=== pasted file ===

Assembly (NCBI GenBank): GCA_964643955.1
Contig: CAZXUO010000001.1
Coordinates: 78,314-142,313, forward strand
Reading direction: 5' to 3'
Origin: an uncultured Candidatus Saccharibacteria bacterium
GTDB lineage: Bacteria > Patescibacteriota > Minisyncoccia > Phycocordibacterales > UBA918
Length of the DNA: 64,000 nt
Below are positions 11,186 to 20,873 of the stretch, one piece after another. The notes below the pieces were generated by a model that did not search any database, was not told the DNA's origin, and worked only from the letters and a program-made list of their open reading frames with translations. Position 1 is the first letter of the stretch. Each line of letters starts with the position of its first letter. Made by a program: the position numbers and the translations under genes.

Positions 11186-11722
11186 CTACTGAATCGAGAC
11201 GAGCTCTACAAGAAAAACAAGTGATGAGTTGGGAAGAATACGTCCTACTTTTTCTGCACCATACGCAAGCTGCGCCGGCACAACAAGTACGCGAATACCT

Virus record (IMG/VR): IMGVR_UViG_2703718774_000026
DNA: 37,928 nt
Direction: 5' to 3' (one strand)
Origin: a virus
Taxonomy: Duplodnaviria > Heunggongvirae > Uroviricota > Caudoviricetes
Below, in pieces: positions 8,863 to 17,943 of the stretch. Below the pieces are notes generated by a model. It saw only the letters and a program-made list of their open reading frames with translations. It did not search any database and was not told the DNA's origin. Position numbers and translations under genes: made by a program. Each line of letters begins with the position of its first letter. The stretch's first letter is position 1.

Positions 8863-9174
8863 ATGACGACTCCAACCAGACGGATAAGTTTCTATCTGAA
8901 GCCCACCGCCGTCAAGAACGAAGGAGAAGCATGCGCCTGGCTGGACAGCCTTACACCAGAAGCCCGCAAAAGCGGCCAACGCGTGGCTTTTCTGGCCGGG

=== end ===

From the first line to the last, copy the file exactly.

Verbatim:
Assembly (NCBI GenBank): GCA_964643955.1
Contig: CAZXUO010000001.1
Coordinates: 78,314-142,313, forward strand
Reading direction: 5' to 3'
Origin: an uncultured Candidatus Saccharibacteria bacterium
GTDB lineage: Bacteria > Patescibacteriota > Minisyncoccia > Phycocordibacterales > UBA918
Length of the DNA: 64,000 nt
Below are positions 11,186 to 20,873 of the stretch, one piece after another. The notes below the pieces were generated by a model that did not search any database, was not told the DNA's origin, and worked only from the letters and a program-made list of their open reading frames with translations. Position 1 is the first letter of the stretch. Each line of letters starts with the position of its first letter. Made by a program: the position numbers and the translations under genes.

Positions 11186-11722
11186 CTACTGAATCGAGAC
11201 GAGCTCTACAAGAAAAACAAGTGATGAGTTGGGAAGAATACGTCCTACTTTTTCTGCACCATACGCAAGCTGCGCCGGCACAACAAGTACGCGAATACCT

Virus record (IMG/VR): IMGVR_UViG_2703718774_000026
DNA: 37,928 nt
Direction: 5' to 3' (one strand)
Origin: a virus
Taxonomy: Duplodnaviria > Heunggongvirae > Uroviricota > Caudoviricetes
Below, in pieces: positions 8,863 to 17,943 of the stretch. Below the pieces are notes generated by a model. It saw only the letters and a program-made list of their open reading frames with translations. It did not search any database and was not told the DNA's origin. Position numbers and translations under genes: made by a program. Each line of letters begins with the position of its first letter. The stretch's first letter is position 1.

Positions 8863-9174
8863 ATGACGACTCCAACCAGACGGATAAGTTTCTATCTGAA
8901 GCCCACCGCCGTCAAGAACGAAGGAGAAGCATGCGCCTGGCTGGACAGCCTTACACCAGAAGCCCGCAAAAGCGGCCAACGCGTGGCTTTTCTGGCCGGG